I take your point about a substantive portion of the US needing a wake-up call, but those who slept up to this point will continue sleeping if they didn’t wake up when hundreds of thousands of Americans died because a fascist fuck-up allowed it to happen.

      I also don’t think the wake-up using Milley’s challenge was necessary as prologue. There was plenty to be horrified about without throwing Milley under the bus for having saved our bacon.

      • AndTheSlithyToves says:

        FYI: In an ironic example of history rhyming rather than repeating itself, HBO has been filming its upcoming drama/mini-series about the Whitehouse Plumbers all around town for the last couple of weeks. It stars Woody Harrelson as E. Howard Hunt (Lena Headey as his wife) and Justin Theroux as G. Gordon Liddy.
        “Peril” doesn’t begin to cover it.
        While the below is from a 7-6-2019 “Gaslit Nation” podcast/post about dealing with Trump’s fascist behavior, it can apply to the nascent christo-fascists in the GOP. Don’t forget, Steven Miller came out of Pence’s office.
        Sarah Kendzior:
        Yeah, I mean that’s just frustrating phenomenon. That’s how Trump has operated throughout his life as a quote unquote “businessman”, and also as a politician, and we’ve known this from the start.
        Right after his inauguration he lied about the size of the crowd in a way that was just a lie that flaunts power.
        We could see photos.
        We knew that this was a lie, we knew that he was lying.
        He knew that we knew that he was lying, and he didn’t care because the point was to show that his perception of reality is so powerful it trumps actual reality.
        So the problem I think at this point is that, you know, we know this play, we know this move.
        The media still struggles with how to cover this.
        We saw this with The New York Times when the Barr memo came out and we got this giant headline saying that Mueller exonerates Trump, which is just not what happened.
        It was reminiscent of their other headline about FBI sees no link between Trump and Russia. People look at headlines and a lot of the headlines just reinforce the lies that Trump tells without debunking them.
        And I think George Lakoff who studies linguistics had good advice about this, that you debunk the lie straight on.
        –you tell the truth first;
        –then refer to the fact that they lied;
        –then explain why they lied;
        –then explain the political motive;
        –describe the agenda behind the lie;
        –then you can address it without falling prey to repeating it because repetition is what Trump is very good at.
        He repeats the same phrases over and over again, so they just kind of rattle around in peoples’ heads subconsciously or not, and I think that that power has been really underestimated by Democrats. I think that they, even years later, don’t seem to understand how to fight it and I think that’s generally true with the media, and I also think quite a bit of the media is on Trump’s side, and that’s an unfortunate thing because that’s not the side of truth.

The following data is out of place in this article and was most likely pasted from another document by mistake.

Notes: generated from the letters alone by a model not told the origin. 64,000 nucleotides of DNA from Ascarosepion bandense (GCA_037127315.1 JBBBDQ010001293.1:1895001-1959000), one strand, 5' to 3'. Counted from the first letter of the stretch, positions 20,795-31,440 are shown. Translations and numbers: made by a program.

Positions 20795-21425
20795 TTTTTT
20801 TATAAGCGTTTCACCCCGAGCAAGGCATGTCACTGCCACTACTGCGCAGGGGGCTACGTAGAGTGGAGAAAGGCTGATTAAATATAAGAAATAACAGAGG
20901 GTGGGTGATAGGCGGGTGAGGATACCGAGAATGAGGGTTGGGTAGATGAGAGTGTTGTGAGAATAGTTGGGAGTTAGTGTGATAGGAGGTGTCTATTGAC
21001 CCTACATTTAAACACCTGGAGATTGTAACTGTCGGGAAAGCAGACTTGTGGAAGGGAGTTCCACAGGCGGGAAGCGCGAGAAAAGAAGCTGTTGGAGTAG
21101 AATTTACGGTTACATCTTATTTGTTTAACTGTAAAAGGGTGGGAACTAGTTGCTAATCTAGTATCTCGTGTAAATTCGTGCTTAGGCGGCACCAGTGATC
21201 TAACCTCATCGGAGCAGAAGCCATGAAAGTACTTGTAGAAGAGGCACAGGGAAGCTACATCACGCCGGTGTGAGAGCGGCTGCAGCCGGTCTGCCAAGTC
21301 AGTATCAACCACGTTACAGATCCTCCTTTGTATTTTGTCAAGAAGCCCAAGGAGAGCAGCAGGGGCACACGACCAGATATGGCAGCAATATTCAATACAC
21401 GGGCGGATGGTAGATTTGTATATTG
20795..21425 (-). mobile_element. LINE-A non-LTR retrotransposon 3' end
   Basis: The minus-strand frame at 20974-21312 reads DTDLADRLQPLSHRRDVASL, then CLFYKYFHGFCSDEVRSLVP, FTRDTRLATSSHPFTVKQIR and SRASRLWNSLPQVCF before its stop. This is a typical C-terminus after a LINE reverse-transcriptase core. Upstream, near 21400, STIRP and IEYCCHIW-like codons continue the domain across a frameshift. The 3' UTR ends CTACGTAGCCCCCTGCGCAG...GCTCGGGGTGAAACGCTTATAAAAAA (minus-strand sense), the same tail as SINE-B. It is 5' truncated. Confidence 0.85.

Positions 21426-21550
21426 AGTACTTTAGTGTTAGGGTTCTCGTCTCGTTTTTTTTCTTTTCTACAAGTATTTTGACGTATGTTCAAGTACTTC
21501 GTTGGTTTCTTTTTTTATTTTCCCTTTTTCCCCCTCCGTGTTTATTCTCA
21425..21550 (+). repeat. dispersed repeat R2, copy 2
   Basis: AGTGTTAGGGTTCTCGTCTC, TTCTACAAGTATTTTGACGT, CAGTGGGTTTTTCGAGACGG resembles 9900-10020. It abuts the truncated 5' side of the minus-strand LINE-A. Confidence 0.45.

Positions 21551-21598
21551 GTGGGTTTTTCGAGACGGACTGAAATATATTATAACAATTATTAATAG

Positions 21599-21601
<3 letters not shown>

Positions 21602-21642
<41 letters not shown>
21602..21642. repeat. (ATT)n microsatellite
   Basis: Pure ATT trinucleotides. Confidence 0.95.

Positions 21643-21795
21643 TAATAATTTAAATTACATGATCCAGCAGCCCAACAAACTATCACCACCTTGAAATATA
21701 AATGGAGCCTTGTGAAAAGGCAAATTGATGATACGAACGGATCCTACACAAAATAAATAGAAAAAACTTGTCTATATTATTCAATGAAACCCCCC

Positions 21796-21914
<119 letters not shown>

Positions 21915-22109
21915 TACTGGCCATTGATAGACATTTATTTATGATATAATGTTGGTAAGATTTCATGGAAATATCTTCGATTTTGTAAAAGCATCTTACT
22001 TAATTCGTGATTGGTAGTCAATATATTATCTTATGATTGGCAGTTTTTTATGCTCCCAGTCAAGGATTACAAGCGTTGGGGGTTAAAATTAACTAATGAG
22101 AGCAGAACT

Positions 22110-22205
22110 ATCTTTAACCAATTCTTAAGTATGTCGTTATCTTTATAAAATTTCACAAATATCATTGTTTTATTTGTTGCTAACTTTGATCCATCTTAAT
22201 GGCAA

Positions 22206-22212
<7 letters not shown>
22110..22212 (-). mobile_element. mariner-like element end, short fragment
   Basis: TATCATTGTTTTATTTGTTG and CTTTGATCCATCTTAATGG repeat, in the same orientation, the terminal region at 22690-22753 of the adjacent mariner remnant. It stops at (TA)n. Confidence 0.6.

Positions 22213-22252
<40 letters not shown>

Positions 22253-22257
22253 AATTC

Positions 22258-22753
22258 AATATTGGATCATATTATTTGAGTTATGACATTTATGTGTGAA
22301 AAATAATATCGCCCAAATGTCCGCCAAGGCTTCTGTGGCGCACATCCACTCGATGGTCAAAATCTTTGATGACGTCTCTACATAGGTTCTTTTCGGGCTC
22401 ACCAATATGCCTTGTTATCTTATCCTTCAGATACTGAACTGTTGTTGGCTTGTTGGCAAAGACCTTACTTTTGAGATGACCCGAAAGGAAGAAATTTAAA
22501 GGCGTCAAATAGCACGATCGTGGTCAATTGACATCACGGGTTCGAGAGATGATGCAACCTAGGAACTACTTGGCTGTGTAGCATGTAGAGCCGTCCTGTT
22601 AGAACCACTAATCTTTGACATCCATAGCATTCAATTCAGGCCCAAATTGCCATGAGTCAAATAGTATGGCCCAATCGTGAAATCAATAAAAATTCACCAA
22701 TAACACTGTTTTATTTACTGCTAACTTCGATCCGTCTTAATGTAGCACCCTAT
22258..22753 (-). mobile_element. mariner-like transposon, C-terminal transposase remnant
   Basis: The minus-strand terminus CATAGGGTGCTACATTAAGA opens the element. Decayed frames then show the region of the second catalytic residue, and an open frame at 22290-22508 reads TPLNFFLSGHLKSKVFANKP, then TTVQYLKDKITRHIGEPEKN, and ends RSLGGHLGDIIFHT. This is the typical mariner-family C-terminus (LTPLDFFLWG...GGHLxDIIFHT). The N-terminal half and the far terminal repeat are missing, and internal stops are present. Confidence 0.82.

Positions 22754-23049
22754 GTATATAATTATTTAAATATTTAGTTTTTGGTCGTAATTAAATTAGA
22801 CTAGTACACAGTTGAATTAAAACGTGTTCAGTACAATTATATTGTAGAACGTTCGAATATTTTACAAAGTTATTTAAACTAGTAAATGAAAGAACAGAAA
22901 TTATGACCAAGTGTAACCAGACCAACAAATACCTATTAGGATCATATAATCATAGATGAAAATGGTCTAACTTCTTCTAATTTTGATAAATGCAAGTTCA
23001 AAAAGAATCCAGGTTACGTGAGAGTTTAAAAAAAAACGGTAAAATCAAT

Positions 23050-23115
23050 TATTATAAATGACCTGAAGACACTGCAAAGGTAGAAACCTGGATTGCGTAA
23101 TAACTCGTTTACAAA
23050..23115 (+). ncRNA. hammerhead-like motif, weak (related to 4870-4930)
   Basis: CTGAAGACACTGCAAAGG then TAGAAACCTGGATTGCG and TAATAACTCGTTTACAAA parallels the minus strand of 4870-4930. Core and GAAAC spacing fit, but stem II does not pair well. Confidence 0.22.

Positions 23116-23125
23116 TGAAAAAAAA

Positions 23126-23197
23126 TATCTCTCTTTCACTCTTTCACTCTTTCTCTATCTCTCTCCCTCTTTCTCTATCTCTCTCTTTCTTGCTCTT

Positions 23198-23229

• Epicurus says:

          Jennifer Mercieca wrote “Demagogue For President”. This is a good summary of the book. ““America’s marketplace of ideas is the cornerstone of its democracy – or so we thought. Jennifer Mercieca shows that this assumption is being tested in the age of Information Warfare, where words become weapons. Brilliantly decoding Trump’s strategic deployment of his rhetorical arsenal, Mercieca shows how Trump turns America’s foundational pillar – speech – against its own underlying values. Her book is an eye-opening Rosetta Stone for deciphering – and countering – Trump’s oratorical tactics as we approach the 2020 election.”— Asha Rangappa, senior lecturer at the Yale University’s Jackson Institute for Global Affairs.”

        • Epicurus says:

          I have suggested before, as has another poster, to read Daniel Kahneman’s book “Thinking Fast and Slow”. Trump’s rhetoric is extremely effective for the reasons Mercieca notes but in particular because Trump preternaturally understands Kahneman’s System 1 thinking and how effectively/powerfully System 1 thinking can be used to his advantage. The two books together are exceptionally illuminating re: Trump’s gifts and why Facebook/Twitter are so appealing/powerful as communication devices.

        • TooLoose LeTruck says:

          I just got done working my way thru that one… I highly recommend it…

          I was reading the book and then went online to watch Trump at one of his rallies, and it’s like, ‘OMG, he’s doing EXACTLY what Merciera described, over and over and over again…’

          Rather unnerving…

          I also recommend ‘How Democracies Die’ by Steven Levitsky and Daniel Ziblatt.

          Really, really well written and truly upsetting.

  13. Stephen Calhoun says:

    The picture that comes to my mind, odd as it is for the current context, is Paul Wolfowitz licking his hair comb in Michael Moore’s movie, Fahrenheit/911. (Next I go on and meditate about the extant threads of right wing extremism betwixt the neocons—called cuckservatives by Trumpists—and today’s Bannonism. Alas, this is a mini-essay not really hooked constructively into the subject here.)

    Still, my musings end: The detail of how all the people inform themselves nowadays may be the scariest data of all.

    (There are notes at the end; a tidbit—here’s an essay many here likely have read recently: The Conservatives Dreading—And Preparing for—Civil War, Emma Green (2021)

  14. FiestyBlueBird says: